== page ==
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Estella's magical life as an orphan was never easy, and at eighteen, she is finally free. In her desperate attempt to leave the city behind and unravel her strange talents, she flees to a secluded college nestled deep in the forests of the North Cascades. It is here that she hopes to escape her painful life, and forgotten past - finding freedom, and love.

Published: Abra Ebner on
ISBN: 9780982272541
List price: $0.99
Availability for Feather: Book One of the Feather Book Series
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Feather - Abra Ebner

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The Gods once created a being far greater than anything in existence. These beings, the highest form of human life, were closer to the Gods than even the Angels, and their beauty far more appealing than any earthly creation.

The Gods, upon seeing such a beautiful creation, grew jealous. The being needed no love, longed for no power, and hungered for no nourishment of either mind or soul. Their flawless creation was angelically perfect, and therefore appallingly wrong, for nothing could be more perfect than the Gods themselves.

As the being flourished, troubled by nothing, the Gods grew dark and vindictive. Fueled by their hatred, they plotted, and the plan they constructed was horrid, inhumane, and dark. They chose to split the perfect soul for eternity, fore the Gods thought themselves ultimately endangered by their creations’ power and strength. In one swift movement, they ripped the being apart, creating two hearts; both sharing one soul.

One half was the creator, the life and energy of the Earth, and the mother of man. The other half was the power and protection, a warrior of worlds. In this, they created Male and Female.

As the Gods schemed in their eternal greed, they chose to make their creation a game, no more than mere pawns for their enjoyment. As punishment, they scattered the beings among the humans of Earth, both halves separated and eternally locked in hunger and longing for the love of their shared soul.

The female half was the holder of their life, the emotion and beauty of the soul. In her, she protected this delicate power, never abusing its energy, and forever giving to the Earth and nature. Despite her possessions, she was lonely and lost in love - weak, sad, and alone.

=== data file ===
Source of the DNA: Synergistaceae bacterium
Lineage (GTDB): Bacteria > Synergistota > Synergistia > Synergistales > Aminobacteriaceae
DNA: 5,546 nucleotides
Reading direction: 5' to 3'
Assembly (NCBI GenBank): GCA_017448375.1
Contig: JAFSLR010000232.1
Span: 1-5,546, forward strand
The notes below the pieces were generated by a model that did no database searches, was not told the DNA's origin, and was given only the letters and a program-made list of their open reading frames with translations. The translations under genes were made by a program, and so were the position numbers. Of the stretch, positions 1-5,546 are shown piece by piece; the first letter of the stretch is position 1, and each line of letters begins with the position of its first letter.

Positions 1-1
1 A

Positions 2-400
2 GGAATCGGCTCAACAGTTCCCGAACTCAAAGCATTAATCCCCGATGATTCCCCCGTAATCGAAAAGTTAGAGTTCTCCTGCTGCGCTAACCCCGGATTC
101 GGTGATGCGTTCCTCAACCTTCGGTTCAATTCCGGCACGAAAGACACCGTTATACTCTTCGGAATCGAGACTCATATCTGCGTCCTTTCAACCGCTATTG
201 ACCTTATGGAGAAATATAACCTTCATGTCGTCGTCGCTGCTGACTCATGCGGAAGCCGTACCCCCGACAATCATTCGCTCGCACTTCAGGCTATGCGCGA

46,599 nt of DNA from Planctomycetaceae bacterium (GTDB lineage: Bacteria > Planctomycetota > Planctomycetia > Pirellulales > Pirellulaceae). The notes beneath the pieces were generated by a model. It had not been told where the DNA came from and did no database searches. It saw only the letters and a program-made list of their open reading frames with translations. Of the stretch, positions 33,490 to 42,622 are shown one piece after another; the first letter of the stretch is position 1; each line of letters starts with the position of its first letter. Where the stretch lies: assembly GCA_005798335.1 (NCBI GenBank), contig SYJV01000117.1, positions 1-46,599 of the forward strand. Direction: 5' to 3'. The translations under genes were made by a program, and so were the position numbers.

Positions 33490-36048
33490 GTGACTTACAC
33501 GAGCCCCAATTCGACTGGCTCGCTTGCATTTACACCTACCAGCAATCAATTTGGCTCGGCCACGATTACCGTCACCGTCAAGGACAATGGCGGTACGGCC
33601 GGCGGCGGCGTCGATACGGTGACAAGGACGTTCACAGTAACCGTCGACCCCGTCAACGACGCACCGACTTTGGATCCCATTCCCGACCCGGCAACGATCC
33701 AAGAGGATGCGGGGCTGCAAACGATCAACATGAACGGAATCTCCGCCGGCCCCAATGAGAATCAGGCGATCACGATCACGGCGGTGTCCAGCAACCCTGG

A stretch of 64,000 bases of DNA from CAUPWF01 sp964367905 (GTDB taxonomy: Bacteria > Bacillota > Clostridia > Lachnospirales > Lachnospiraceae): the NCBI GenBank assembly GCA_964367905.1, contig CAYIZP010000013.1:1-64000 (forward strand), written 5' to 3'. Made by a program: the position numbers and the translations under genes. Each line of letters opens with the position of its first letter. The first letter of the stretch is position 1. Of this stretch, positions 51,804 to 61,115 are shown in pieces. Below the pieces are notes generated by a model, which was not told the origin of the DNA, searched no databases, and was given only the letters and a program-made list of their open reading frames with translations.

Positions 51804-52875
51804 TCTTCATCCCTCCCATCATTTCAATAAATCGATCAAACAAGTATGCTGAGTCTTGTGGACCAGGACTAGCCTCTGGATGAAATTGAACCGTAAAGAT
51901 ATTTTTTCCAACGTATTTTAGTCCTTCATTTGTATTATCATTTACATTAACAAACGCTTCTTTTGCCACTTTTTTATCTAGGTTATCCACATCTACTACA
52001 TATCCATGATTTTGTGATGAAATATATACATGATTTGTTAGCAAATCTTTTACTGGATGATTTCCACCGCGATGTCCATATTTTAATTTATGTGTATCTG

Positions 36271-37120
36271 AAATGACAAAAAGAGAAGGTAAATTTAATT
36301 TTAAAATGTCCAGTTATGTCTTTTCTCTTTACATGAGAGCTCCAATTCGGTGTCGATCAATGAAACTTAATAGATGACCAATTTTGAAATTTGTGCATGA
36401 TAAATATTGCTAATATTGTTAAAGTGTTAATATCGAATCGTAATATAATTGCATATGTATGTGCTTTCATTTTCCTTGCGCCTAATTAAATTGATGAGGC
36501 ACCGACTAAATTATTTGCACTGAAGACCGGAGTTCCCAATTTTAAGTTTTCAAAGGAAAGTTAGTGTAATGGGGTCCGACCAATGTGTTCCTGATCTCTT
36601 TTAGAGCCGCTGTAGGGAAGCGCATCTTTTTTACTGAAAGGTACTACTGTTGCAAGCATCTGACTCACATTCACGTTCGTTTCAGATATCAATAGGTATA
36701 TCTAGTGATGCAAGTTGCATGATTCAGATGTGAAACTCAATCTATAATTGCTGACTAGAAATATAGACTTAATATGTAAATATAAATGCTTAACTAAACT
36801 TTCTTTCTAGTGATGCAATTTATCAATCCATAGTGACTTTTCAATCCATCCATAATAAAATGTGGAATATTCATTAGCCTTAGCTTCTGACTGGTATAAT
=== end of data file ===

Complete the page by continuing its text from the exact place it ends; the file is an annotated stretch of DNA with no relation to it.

The male half, the powerful half, was left lifeless and drained of the energy only the soul could give him. In the male’s life on Earth, he searched for his strength, the female, and the power he could ultimately gain from it. Their lethal lust for that soul was so great, that it drove them into madness, anger, and despair.

Upon meeting their soul mate, the male half was found hungry and vicious, murdering his other half in his greed, and ultimately leading to their demise. But despite their vicious love, many survived long enough to understand their power, and in finding each other, they unlocked the secret to their lives.

Together, the two halves created a whole, a life force greater and more powerful than anything on Earth. Though eternally tormented by jealously and hunger, they were better together than apart, the ultimate test of eternal love.


Estella, take this.

Heidi thrust a thick envelope toward me as tears of sadness filled her eyes. Her hand was trembling and weak as it floated in the air between us.

I looked at the envelope with caution.

Oh, no! I shook my head, my face contorted into a sad frown. Heidi, no, I couldn’t. I squeezed my eyes shut, unable and unwilling to accept the gift.

Please, Estella. She paused, her voice breaking. I just want to see you happy. I am old and tired. My life is ending and yours is just beginning.

Heidi walked toward me with a determined look on her face. The envelope was still stubbornly held out in front of her. Her eyes pierced mine, and I could see she loved me like her own.

I grabbed the small, manila package between my trembling fingers, treating it with delicate care. The contents were beyond what I could ever deserve, but the needs reflected in Heidi’s eyes ran deep, and I found myself unable to say no.

Thank you. I looked at the ground as a familiar sadness pierced my heart.

Heidi leaned in and hugged me, her thin arms squeezing the breath from my lungs.

I’m sorry I couldn’t have been more of a mother to you, she whispered, her breath hot as it fell across my ear. She sounded responsible, as though the fact of my absent parents was her fault.

She was crying now, and I felt her tears seeping into the shoulder of my blouse.

Heidi, you are the closest thing to a mother I’ve ever known. Don’t think any less of yourself. I put my arm around her frail shoulders as she trembled against my chest, the guilt in me rising as I forced back my desire to stay, to save her from her lonely life.

She pulled away, a determined look now filling her tear-stained face. She was strong, I knew this, but she hated to say goodbye.